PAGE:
U.S. officials are concerned Iranian militants currently fighting ISIS in Iraq with help from U.S. air power could eventually turn on American troops in the country.
A report by Politico quotes unnamed military sources who say fear of an Iranian attack on the 3,000 U.S. soldiers currently in Iraq as advisers. U.S. troops are not considered to be at risk now because they have no front line presence and operate from controlled locations. More importantly, the ongoing nuclear negotiations and the need to cooperate with U.S. air power to defeat ISIS may be restraining Iran, at least for the moment.
However that situation is likely to change and with it the Iranian calculus. Robert Ford, who served President Obama as a liaison in Syria, tells Politico, Iran is “going along with it now because they need us. But as soon as the Islamic State is contained or degraded sufficiently they will want us to leave — and they will encourage us by a variety of means, including mortar strikes and rocket strikes.”
Iranian attacks on the U.S. were an ongoing problem during the Iraq war. Iran produced a particularly lethal type of IED known as an Explosively Formed Penetrator (EFP) and distributed them within Iraq. Military reports released in 2010 by Wikileaks confirmed that, in addition to EFPs, Iran flooded Iraq with “guns and rockets, including the Misagh-1 surface-to-air missile, .50 caliber rifles, rockets and much more.” It is estimated Iran was responsible for as many as 20 percent of American casualties during the Iraq war.
Even secure compounds may not be enough to protect U.S. troops. Iran is believed to have pulled off a daring attack in January 2007 on a compound in Karbala. Twelve men disguised as U.S. soldiers kidnapped five Americans and removed them from the base. All five were later killed. The attack was traced back to the Iranian Quds force operating under the command of Qassem Suleimani, the same man seen visiting troops in Tikrit, Iraq recently.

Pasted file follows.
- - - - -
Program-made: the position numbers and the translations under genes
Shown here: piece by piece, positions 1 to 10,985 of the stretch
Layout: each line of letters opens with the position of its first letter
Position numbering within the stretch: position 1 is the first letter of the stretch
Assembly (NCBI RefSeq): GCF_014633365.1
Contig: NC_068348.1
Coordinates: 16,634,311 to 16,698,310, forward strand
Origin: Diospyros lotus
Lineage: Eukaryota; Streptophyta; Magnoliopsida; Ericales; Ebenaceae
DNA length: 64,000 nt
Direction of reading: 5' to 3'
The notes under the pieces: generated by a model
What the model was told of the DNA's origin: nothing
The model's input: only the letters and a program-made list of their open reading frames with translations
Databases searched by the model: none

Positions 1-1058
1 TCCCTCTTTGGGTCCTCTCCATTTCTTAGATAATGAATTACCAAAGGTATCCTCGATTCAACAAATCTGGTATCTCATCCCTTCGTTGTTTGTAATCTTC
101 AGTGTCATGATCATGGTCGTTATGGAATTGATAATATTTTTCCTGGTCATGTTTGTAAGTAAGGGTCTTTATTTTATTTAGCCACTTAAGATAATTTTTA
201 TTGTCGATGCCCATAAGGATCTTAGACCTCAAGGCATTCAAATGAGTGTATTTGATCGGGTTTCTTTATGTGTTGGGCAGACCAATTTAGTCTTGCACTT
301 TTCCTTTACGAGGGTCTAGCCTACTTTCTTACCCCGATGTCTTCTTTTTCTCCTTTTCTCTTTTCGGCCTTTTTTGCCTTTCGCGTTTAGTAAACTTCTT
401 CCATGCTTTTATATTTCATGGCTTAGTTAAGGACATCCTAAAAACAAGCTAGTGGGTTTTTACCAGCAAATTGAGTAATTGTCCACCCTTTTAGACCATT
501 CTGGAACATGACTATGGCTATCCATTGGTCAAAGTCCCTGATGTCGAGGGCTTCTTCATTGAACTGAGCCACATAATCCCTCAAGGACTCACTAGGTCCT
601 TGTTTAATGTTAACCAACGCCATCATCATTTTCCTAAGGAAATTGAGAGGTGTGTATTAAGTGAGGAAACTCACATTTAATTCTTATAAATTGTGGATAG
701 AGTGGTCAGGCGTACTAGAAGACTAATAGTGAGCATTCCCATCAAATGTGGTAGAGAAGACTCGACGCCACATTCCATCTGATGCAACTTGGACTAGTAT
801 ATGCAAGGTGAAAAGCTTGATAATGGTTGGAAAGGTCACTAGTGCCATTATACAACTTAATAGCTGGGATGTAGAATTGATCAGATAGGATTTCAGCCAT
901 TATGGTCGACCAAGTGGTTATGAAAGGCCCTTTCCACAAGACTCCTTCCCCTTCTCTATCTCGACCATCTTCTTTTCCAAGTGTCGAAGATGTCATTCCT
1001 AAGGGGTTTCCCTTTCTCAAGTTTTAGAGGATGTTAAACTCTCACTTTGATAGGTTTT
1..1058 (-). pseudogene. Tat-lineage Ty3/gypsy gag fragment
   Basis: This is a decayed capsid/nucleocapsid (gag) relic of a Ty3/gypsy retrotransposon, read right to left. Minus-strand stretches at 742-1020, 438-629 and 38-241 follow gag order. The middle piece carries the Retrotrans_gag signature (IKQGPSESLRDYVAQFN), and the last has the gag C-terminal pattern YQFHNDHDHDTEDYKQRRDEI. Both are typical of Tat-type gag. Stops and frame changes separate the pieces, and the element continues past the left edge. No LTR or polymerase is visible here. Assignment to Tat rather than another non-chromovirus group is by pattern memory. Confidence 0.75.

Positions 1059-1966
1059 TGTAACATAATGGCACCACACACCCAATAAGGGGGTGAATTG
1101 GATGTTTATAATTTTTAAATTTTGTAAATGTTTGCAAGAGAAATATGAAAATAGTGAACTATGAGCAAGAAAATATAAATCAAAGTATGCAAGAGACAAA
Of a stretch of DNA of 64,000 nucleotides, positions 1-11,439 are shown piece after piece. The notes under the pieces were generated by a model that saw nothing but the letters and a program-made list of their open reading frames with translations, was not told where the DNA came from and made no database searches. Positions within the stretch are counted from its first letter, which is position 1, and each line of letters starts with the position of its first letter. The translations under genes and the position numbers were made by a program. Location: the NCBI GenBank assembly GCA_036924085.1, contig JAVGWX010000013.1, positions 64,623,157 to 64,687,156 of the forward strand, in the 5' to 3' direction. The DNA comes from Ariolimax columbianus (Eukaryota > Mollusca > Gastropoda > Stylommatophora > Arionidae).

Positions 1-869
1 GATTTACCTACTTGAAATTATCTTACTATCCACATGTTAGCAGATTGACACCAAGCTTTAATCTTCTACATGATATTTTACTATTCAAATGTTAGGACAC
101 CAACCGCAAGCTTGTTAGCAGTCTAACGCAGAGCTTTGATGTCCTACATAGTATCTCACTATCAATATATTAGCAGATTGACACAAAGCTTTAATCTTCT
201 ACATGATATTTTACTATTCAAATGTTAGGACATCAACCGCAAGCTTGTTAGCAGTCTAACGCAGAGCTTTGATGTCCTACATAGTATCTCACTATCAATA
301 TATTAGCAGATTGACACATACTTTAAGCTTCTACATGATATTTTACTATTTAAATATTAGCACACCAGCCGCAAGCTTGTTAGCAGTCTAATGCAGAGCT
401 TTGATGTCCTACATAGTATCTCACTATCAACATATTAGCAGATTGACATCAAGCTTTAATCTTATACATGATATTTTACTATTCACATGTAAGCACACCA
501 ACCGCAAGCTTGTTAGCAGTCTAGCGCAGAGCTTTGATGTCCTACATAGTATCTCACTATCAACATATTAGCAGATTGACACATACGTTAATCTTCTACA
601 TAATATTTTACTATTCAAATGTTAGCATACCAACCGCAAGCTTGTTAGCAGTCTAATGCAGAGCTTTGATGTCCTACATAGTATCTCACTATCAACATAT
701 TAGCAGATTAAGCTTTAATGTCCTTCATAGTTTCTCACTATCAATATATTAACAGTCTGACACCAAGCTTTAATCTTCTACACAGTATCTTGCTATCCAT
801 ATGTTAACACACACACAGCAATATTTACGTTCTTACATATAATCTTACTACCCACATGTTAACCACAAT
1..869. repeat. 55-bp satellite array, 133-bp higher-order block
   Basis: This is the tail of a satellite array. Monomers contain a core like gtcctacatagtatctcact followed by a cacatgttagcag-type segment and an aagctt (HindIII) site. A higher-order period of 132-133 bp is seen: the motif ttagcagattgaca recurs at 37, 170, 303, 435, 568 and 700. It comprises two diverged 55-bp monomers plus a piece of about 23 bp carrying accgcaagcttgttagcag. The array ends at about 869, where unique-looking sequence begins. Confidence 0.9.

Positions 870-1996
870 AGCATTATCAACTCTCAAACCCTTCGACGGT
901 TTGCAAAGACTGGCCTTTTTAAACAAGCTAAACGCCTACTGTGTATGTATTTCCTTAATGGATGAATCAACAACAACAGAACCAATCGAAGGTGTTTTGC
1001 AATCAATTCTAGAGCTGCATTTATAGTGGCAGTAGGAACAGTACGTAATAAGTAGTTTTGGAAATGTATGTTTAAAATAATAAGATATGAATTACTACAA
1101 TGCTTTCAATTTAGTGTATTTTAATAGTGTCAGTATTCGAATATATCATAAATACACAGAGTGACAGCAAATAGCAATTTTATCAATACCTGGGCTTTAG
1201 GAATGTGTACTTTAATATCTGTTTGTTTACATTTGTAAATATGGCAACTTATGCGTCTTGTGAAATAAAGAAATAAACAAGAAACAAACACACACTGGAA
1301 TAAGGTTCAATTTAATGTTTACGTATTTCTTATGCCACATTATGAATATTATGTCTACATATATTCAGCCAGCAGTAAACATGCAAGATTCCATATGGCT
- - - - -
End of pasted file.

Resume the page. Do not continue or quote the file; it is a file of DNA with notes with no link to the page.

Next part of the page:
This recent history of Iranian attacks on U.S. troops is said to be playing into decisions about troop levels in Iraq. While more troops might be helpful in the fight against ISIS they also become a bigger target should Iran turn on them.
Iran’s hostility also factors in to our approach to the ouster of Syria’s Bashar Assad. Assad has received significant Iranian support and is personally supported by Suleimani. Politico cites concern that a more aggressive approach by the U.S. might lead to an Iranian attack.
Former Pentagon official Derek Chollet tells Politico, “It does point up the fact that we have a huge problem with Iran outside of the nuclear space.” It raises the question why we are even negotiating with people we know killed hundreds of U.S. troops just a few years ago and who we suspect might do so again given the chance now.